Lauren Booth – UK Book Tour 2018

Written by R on . Posted in News and events


Finding Peace In The Holy Land – UK Book Tour

Join Lauren Booth as she continues on her book tour over the coming months!

Lauren Booth, outspoken writer and broadcaster explores faith, family, politics and life’s meaning in this timely and adventurous memoir. Her story shows the evolving relationship between culture and religion, and how to embrace the past whilst praying for a better future!

Upcoming Events

•12th October, 10:45-1:30pm, Mitchum Mosque

•12th October, 6:45-8pm, City Circle London

Abrar House, 45 Crawford Place, Marylebone, London W1H 4LP

•27th October, 1pm-2:30 Book Selling and Signing
Friends of Batley Library, West Yorkshire

27 October, 6:30-8:30pm, Life Hub Batley
Batley Enterprise Centre, 513 Bradford Rd, Batley WF17 8LL

(Advanced bookings only) 07828914535

•29th October, 12:00-13:30, Liverpool Hope University
Archbishop Desmond Tutu Centre for Peace Studies
Hope park campus, Liverpool, L169JD

By registration only

•18th November, 1930: 2030
Book reading and signing
Muslim welfare house
Sheffield S10 2SU

•18th November
Turkish UID
Book reading and signing
Yunus Emre Centre, London

•23-24th November, Rostrevor Lit Fest, N. Ireland

Event Details

Lauren Booth, outspoken writer and broadcaster explores faith, family, politics and life’s meaning in this timely and adventurous memoir

Finding Peace in the Holy Land is a spiritual adventure story which begins in the quiet London suburb of Hampstead in the 1970s. Lauren’s father is a famous actor and political militant. Penniless and unable to pay the rent, he tells her that changing the world is the reason for living.

After her early faith is shattered by a mysterious fire, Lauren paddles the shallows of celebrity life, where her political opinions pit her against the views of her brother-in-law, who just happens to be Prime Minister Tony Blair.

This rare and relevant memoir is told with brisk honesty and sharp humour. It is a dramatic life story sweeping from the suburbs of North London to the olive groves of the Holy Land, from handball with Hamas to breaking a deadly siege by land and by sea.

It tracks the singular journey of a one-time party girl and part-time Christian to the quiet, teetotal life of a devout believer in

Lauren Booth has presented radio and TV series for amongst others; BBC Radio London, British Muslim TV, Press TV and the Islam Channel. She publishes articles across a wide platform and continues to tour internationally as a public speaker. Her talks focus on human rights, Islamophobia in the media, Palestinian justice and her own conversion to Islam.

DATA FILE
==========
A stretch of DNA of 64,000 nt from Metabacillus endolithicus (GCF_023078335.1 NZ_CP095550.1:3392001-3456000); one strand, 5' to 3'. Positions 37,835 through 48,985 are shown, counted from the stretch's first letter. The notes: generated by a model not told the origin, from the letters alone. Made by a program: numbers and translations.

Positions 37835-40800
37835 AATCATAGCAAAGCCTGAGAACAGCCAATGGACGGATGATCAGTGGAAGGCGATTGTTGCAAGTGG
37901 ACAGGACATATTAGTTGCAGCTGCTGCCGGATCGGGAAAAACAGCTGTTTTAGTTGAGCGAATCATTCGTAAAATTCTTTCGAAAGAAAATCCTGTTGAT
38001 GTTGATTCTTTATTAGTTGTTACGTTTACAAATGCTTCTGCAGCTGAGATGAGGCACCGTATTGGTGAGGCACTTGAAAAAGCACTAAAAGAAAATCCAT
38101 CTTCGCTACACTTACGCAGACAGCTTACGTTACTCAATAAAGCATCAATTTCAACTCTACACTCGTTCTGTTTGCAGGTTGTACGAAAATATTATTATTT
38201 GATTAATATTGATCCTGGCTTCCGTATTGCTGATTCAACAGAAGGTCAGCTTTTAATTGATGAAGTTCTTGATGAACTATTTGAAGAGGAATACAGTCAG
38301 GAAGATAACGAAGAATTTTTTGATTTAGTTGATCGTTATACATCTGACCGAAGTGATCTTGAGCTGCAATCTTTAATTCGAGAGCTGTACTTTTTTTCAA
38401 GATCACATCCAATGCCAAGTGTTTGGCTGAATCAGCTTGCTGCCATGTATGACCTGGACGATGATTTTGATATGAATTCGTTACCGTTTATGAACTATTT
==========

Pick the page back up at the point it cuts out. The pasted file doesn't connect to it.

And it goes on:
Buy the book on our website or on Amazon
Read a sample of the book here

A Race To Prayer – Sulaiman’s Rewarding Day

Written by R on . Posted in Children's Books

Narrated Abdullah bin Masood:
‘I asked the Prophet “Which deed is the dearest to Allah?” He replied, “To offer the prayers at their early
stated fixed times…”’ Hadith from the collection of Bukhari



About the book: Something always stops Sulaiman from having fun. First it’s Duhr prayer, then it’s the rain and then the car breaks down just as he is leaving to watch the quad bike races. He eventually gets to the races but then Asr prayer time comes around. Find out how Sulaiman soon realises the blessings of a perfectly-timed prayer.

Inspiration behind the story
This story was inspired by an incident that occurred in 1980 when my husband was watching a football match in the capital city of Algeria, Algiers. When the adhan for the dhuhr prayer was called, my husband left the spectator seats to perform the prayer. It was while he was praying that an earthquake measuring

7.3 on the Richter scale occurred. It is reported that 3,500 people died and many buildings were destroyed making 300,000 people homeless. For the praying people, Allah took their lives while they were performing an obligatory act of worship. For the people who were not praying on time, Allah took their lives while they were doing other activities. For the people who survived and were left homeless, all they had left were their prayers to ask Allah for help.

You’ll be pleased to know my husband survived, as too did all the other spectators in the stadium. No matter what we are doing, we should organise our lives around the prayer times, and not try to fit the prayers around our activities. The prayer doesn’t take long to perform and is much more important than work or play. Allah can make anything happen when we least expect it, so let’s make sure we pray on time.




Take a look inside:


A Race To Prayer – Sulaiman’s Rewarding Day – Is available here 

Author: Aliya Vaughan

ISBN: 9780860376538

About the Author